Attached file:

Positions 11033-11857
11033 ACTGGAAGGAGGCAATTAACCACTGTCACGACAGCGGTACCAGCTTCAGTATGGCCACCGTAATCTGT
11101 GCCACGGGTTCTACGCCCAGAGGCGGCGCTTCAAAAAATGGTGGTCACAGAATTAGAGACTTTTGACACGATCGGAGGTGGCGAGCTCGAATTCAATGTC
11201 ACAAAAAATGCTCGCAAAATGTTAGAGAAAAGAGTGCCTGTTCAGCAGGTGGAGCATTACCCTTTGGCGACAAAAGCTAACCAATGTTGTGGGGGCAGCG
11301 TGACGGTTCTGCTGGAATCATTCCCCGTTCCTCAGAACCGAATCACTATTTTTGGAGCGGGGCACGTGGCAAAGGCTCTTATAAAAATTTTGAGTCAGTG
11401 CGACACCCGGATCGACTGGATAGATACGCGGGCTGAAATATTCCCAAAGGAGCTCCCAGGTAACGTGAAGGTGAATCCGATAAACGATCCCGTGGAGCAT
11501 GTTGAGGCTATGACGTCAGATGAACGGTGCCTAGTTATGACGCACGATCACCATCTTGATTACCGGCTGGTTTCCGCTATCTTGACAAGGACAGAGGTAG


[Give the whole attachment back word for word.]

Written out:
Positions 11033-11857
11033 ACTGGAAGGAGGCAATTAACCACTGTCACGACAGCGGTACCAGCTTCAGTATGGCCACCGTAATCTGT
11101 GCCACGGGTTCTACGCCCAGAGGCGGCGCTTCAAAAAATGGTGGTCACAGAATTAGAGACTTTTGACACGATCGGAGGTGGCGAGCTCGAATTCAATGTC
11201 ACAAAAAATGCTCGCAAAATGTTAGAGAAAAGAGTGCCTGTTCAGCAGGTGGAGCATTACCCTTTGGCGACAAAAGCTAACCAATGTTGTGGGGGCAGCG
11301 TGACGGTTCTGCTGGAATCATTCCCCGTTCCTCAGAACCGAATCACTATTTTTGGAGCGGGGCACGTGGCAAAGGCTCTTATAAAAATTTTGAGTCAGTG
11401 CGACACCCGGATCGACTGGATAGATACGCGGGCTGAAATATTCCCAAAGGAGCTCCCAGGTAACGTGAAGGTGAATCCGATAAACGATCCCGTGGAGCAT
11501 GTTGAGGCTATGACGTCAGATGAACGGTGCCTAGTTATGACGCACGATCACCATCTTGATTACCGGCTGGTTTCCGCTATCTTGACAAGGACAGAGGTAG